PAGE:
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How to get your deposit back

Check out inspections

Your landlord or letting agent usually check the property before they give your deposit back.

Ask them for a time when you can be there to:

  • let your landlord or agent in

  • check the property and inventory together

If you have a joint tenancy, it is a good idea for all the joint tenants to be there. 

You cannot be charged fees for inspections or inventories.

Get ready for a check out inspection

To help get your whole deposit back:

  • replace any missing or broken items

  • fix any damage you caused if you can

  • clean the property so that it is the same as when you moved in

  • make sure the garden is like it was when you moved in

  • remove rubbish that does not fit into your wheelie bins

Why is a check out inspection important?

A check out inspection and inventory show what the property is like when you give it back.

The deposit protection scheme look at this evidence if you use their dispute process.

For example, if:

  • the landlord makes unfair deductions

  • you disagree about how much of the deposit you should get back

Early check out inspections

Some agents ask to do a 'pre check out inspection' in the last month of your tenancy.

This is so they can:

  • see if any work needs to be done before they re-let the property

  • tell you if there is anything that you should fix to get your whole deposit back

It's usually a good idea to agree to a pre check out inspection.

It gives you a chance to fix any damage or replace any missing items before your final check out inspection.

Inspections on the last day of your tenancy

The check out inspection is often done on the last day of your tenancy.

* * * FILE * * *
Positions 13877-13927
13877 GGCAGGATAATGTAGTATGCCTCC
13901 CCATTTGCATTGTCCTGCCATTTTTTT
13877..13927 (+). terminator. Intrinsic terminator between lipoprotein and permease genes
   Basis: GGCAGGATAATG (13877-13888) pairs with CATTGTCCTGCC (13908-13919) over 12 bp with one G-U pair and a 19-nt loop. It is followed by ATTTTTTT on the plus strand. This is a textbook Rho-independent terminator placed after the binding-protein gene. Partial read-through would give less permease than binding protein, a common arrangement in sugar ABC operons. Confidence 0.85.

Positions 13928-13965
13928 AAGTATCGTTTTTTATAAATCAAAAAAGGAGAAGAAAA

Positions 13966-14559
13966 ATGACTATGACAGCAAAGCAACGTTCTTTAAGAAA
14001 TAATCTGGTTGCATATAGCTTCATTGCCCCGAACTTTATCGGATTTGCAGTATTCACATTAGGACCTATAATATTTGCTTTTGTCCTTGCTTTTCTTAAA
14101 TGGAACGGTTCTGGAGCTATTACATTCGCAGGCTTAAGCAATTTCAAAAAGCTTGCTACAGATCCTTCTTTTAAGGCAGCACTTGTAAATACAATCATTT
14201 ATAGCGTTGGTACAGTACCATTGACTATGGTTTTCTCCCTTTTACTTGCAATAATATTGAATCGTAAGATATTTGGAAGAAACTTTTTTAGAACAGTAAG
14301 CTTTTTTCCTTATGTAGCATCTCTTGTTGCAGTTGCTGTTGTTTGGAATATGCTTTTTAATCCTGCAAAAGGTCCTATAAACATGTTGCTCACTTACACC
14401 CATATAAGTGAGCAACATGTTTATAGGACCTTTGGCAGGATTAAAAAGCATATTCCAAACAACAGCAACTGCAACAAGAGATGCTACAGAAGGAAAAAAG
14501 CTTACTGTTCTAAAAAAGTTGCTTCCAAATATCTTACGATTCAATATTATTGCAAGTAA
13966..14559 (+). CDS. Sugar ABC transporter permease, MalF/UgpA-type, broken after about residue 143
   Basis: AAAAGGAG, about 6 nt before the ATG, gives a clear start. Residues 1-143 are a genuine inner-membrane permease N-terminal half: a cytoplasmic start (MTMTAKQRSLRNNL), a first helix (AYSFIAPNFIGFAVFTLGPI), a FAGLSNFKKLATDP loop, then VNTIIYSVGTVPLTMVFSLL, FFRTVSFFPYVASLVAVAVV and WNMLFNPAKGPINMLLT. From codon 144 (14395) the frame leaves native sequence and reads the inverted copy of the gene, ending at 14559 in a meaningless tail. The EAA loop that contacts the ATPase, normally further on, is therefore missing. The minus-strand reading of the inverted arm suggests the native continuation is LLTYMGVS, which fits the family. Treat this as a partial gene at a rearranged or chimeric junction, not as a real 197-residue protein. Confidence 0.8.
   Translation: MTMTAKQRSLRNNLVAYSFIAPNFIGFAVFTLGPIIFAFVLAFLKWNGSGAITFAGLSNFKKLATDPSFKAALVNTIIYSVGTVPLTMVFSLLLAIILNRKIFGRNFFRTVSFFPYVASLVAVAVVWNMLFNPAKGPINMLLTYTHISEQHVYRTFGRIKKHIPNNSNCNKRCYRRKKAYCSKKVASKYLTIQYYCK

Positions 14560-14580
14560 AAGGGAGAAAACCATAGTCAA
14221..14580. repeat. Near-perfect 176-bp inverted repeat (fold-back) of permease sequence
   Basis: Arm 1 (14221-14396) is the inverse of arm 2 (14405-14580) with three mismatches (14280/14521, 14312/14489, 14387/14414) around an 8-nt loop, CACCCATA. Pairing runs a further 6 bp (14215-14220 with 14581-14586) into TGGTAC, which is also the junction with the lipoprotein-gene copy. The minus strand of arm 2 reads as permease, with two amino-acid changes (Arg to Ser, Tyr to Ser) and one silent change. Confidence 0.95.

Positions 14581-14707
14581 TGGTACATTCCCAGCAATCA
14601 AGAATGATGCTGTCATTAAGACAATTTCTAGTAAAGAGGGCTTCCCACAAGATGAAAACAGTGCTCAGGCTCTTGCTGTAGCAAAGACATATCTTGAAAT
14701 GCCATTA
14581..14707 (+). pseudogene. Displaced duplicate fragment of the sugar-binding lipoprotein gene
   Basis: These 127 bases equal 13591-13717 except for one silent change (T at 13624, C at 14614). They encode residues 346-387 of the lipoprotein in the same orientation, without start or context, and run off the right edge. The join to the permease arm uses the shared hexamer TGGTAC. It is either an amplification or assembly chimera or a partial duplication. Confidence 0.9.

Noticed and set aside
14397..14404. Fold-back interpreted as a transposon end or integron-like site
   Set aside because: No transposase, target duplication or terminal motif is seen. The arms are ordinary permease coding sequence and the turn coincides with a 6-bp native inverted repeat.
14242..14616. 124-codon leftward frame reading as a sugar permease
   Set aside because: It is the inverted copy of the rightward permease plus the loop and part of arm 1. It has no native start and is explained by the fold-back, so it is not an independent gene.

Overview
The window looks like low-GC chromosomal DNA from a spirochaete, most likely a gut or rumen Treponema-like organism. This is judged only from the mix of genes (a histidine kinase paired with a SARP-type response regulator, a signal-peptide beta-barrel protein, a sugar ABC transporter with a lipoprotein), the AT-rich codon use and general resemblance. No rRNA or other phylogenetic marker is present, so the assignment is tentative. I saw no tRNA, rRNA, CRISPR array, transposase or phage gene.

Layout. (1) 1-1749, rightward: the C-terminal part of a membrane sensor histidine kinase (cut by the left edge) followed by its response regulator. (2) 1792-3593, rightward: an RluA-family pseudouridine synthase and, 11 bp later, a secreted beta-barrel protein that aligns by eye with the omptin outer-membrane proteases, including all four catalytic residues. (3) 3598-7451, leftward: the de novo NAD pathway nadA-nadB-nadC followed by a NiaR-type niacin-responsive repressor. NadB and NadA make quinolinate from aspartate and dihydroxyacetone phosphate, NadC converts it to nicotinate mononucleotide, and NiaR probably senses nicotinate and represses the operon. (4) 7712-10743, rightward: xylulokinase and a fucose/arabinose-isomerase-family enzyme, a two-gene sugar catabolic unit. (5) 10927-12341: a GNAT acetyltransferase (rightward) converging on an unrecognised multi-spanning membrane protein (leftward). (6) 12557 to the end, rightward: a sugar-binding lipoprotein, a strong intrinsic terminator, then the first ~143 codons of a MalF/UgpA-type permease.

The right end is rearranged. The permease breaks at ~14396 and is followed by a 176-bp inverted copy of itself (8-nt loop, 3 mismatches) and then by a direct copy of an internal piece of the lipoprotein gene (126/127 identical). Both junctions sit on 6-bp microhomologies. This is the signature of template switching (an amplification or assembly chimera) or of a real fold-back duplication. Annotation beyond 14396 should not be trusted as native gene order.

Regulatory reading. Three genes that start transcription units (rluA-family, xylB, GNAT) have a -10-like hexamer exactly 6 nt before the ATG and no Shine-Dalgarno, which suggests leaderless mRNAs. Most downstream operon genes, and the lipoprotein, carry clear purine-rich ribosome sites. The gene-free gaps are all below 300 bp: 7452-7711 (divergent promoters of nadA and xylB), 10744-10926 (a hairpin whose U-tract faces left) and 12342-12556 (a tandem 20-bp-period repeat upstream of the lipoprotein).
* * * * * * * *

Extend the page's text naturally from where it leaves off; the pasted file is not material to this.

This is usually the date you give the property back.

Your agent cannot tell you to give your keys back before your last day.

For example, if your tenancy ends on a weekend but they want to inspect and take the keys back on a Friday.

Inspections after you leave

Check out inspections sometimes happen after you move out.

This usually means you are not there for the inspection. You do not get a chance to say you disagree with things until you get a copy of the check out report.

This is not illegal but it can lead to disputes and delays in getting your deposit back.

Make your own inventory. Take a video of the property on the day you move out.

This could be useful evidence for a deposit dispute.

What happens at the inspection?

Your landlord or agent might:

  • do the inspection themselves

  • send another person called an independent inventory clerk

Ask how long the inspection will take.

You can go round with them as they check the property.

Make sure they write down anything you do not agree with. For example, if they say that you have caused damage when you have not.

If it is the last day of your tenancy, you will probably hand back your keys at the end so be ready to move out.

What if there is no check in report?

Your landlord needs a reason to keep money from your deposit.

It is harder for them to charge you for things like cleaning or damage if there is no proof of how the property was when you moved in.

You could tell them this if you think the property was in a worse state when you moved in.

Last updated: 9 May 2024